How many times have you heard a television personality on a telethon or even your own doctor tell you the unexpected could happen to you? You hear it all the time as non-profit organizations try to raise money.
Cancer can strike anyone at any time. Diabetes, stroke, heart disease, Parkinson’s, muscular dystrophy, the list goes on and on. It does not matter who you are, how much money you have, how old you are, or where you are from. Any of these ailments could strike you or a loved one and change your life in an instant.
One day you could wake up and have some sort of life limitation. For all intents and purposes, you could wake up tomorrow, get in a car accident, and become a paraplegic or quadriplegic. The truth is we do not know what the future holds because we do not have a crystal ball that we can peer into on a regular basis. We do not have the answers to such mysteries of life, and I doubt we ever will.
In a single second, your life, as you know it could change… for better or for worse.
However, on the flip side, what would it be like if a person with an ailment or disability woke up tomorrow 100% healthy?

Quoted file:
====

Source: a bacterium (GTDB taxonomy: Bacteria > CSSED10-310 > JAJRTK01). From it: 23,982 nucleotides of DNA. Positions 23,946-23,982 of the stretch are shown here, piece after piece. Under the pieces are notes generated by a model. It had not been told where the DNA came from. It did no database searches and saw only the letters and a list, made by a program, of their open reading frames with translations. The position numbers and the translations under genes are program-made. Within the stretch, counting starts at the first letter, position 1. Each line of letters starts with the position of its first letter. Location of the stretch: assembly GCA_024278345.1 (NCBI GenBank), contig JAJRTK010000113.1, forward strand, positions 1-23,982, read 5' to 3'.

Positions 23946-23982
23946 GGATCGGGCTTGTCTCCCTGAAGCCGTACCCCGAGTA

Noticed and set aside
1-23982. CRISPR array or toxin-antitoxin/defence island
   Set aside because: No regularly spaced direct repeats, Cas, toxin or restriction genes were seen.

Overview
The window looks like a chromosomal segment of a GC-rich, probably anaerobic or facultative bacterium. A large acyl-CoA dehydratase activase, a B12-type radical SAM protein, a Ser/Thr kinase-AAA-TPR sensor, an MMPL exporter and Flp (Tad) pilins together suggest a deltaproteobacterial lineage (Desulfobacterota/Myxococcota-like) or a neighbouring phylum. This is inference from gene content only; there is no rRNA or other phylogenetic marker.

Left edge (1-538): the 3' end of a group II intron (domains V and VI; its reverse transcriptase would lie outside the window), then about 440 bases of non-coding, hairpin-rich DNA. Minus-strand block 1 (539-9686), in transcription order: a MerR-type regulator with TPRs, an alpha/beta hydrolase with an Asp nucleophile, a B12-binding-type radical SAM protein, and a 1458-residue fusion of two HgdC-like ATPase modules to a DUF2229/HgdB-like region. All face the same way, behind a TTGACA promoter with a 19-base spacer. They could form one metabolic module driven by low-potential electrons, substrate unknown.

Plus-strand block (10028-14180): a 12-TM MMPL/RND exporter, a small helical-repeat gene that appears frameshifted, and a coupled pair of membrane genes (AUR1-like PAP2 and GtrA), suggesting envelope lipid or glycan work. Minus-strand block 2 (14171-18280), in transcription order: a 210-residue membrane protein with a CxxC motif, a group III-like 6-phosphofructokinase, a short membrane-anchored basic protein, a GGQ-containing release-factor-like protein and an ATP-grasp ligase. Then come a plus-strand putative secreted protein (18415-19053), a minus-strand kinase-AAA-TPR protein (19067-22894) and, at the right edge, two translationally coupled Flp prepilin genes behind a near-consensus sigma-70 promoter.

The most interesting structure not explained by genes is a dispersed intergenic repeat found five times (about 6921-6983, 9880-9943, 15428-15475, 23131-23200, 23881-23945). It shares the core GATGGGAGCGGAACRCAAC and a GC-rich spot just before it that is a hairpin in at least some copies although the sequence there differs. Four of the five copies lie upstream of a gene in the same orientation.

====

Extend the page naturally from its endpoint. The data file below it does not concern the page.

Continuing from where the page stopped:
In considering how drastically different life becomes and how many simple things able-bodied individuals take for granted, I am going to pretend that I have awakened perfectly capable of every physical feat the average, able-bodied individual has the ability to perform on a daily basis. I’m not pretending to be a body builder, just your average, everyday Joe.
As I wake, I sit up in bed unassisted. No longer do I need the Hoyer lift and Ashtyn’s tugging and pushing hands and arms to get my body into that sitting position. I just throw back the covers and I’m up!
As I am sitting there, my Shih-Tzu, Oliver, comes up to say good morning. However, this time I can lift him up and actually hold the squirming ball of fur. He doesn’t have to sprawl out next to me just so I can pet him since he’s a bit too bulky for me to lift up usually.